Is different enough?

Without a doubt there is a conversation happening with marketing teams around the globe as I write this post trying to nail down differentiators. The more aggressive marketers might even be searching for “core differentiators” as if being different isn’t enough. Now we have to be different right down to our core.

Different is not good or bad. It’s not valuable or invaluable. Different is just, well, different. Who places a value on whether different is worth something extra, or worth something less?

Identifying your differences – or core differentiators – is a complete waste of time, money, and effort without first truly understanding your potential buyer. After all, who are you trying to appeal to with your differences?

Instead companies tend to begin on the inside rather than outside. Meaning, we tend to take the path of least resistance. Sitting in a conference room pontificating on why we’re different, and how much better we are than others does not get the job done. No. In fact, putting yourself in the market to truly listen to your buyers, and becoming vulnerable is what leads to innovation and disruption. Companies that do this well have no interest in being right….just in getting it right.

Does your buyer want different? What if all they want is better? Perhaps no one wants to relearn something entirely new. Perhaps all the buyer wants is for the “thing” they are currently using, to work better, or perform better. How do you know? Have you asked them? Have you asked enough of them to have a dependable sample size? Have you truly listened or did you embark on that research with a predisposition or set of biases? Were you tempted to skew the results to fit what you have in place?

In my book The Customer Mindset; Thinking Like Your Customer to Create Remarkable Results, I share an easy to implement process to map your buyers journey, starting with engaging your buyers and ultimately solving for the “so what?”. Yes, different can be better. The question is how much better, and does your prospective buyer care enough to pay for it?

When you look at your core differentiators, don’t forget to ask yourself (and your team), “so what?”

Advertisements

Business – it’s all personal

Business exists to serve peoples needs. It doesn’t matter if you work for a B2B, or B2C company. Somewhere downstream in the process, is a consumer who is making a decision to buy a product or service you make, or contribute to making.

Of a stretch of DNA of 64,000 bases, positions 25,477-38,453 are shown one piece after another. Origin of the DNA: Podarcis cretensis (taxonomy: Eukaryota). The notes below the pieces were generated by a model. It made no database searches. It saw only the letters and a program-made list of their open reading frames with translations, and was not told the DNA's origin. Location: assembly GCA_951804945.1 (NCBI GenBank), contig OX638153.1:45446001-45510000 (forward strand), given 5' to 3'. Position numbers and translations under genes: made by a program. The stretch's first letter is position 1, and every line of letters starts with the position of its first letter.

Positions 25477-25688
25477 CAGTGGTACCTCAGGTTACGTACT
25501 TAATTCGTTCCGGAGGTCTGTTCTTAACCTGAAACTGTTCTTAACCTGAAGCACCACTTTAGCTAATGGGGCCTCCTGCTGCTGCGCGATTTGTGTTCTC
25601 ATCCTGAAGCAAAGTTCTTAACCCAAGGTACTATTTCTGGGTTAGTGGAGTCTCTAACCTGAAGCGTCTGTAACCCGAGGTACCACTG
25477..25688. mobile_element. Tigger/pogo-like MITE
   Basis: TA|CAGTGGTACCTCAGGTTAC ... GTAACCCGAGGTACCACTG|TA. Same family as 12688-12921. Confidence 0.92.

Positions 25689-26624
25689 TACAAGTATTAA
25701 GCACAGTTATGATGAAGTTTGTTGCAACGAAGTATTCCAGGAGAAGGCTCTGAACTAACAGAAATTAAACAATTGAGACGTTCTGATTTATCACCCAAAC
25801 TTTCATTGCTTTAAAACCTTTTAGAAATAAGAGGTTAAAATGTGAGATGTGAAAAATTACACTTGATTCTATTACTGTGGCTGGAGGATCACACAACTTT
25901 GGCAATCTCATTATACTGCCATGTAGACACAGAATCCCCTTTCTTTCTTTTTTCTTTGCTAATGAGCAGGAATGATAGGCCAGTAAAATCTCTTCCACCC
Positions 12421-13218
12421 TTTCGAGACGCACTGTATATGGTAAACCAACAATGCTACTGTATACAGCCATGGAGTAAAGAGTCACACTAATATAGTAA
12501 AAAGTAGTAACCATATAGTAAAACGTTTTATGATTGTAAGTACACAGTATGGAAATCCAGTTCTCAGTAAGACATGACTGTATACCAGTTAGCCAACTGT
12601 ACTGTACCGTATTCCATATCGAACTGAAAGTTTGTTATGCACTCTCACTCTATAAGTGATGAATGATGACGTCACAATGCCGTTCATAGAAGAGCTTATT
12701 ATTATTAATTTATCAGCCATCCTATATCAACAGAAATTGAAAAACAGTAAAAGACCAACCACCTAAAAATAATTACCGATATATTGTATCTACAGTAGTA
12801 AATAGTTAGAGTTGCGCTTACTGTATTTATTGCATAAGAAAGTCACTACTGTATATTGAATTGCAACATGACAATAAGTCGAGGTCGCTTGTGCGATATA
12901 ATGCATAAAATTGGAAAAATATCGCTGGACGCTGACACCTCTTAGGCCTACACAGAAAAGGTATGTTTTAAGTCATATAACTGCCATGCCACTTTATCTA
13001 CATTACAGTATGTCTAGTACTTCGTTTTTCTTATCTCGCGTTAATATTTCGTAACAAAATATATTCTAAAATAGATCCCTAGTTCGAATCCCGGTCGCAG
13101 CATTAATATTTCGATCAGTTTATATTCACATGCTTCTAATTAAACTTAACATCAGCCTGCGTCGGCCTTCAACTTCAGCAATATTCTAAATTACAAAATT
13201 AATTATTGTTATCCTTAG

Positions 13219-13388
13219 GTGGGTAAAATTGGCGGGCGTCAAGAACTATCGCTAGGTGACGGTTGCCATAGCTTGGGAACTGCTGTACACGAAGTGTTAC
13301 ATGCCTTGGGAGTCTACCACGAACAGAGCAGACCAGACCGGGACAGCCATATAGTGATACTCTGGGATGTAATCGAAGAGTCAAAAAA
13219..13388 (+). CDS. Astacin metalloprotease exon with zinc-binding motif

Business is very personal. Only people can care, a business cannot. A business may be a culmination of caring people but by itself, a business is nothing more than an idea. People bring ideas to life. People bring passion to their work and workplace. People bring thoughtfulness and caring for one another and a community. That all happens with people. A business can only serve as a conduit to deliver what the collection of these people express.

When I hear “it’s not personal, it’s just business”, I would say, it’s all personal. People give their most valuable asset they have to a business…their time. With that time they could invest it elsewhere to generate different returns. With their families, with other businesses, other ideas, other objectives. It is a trade-off. Yet once that trade-off is made, an individual is committing themselves – their person – to the business. This is how business gets done, and it becomes very personal.

Empathy is a key emotion to bridge the gap between business and personal. Why? Because time is the only thing that binds us all together. We all have a set amount of sand in our hourglass. When it’s gone it’s gone. Take some of your sand, and use it with others at work to demonstrate that you hear them, you understand their challenges, and you have ideas to share that can help them. By doing this you add value. And while no one can put more sand into anyone’s hourglass, we can all put a little value into each other’s lives…in, and outside, of business.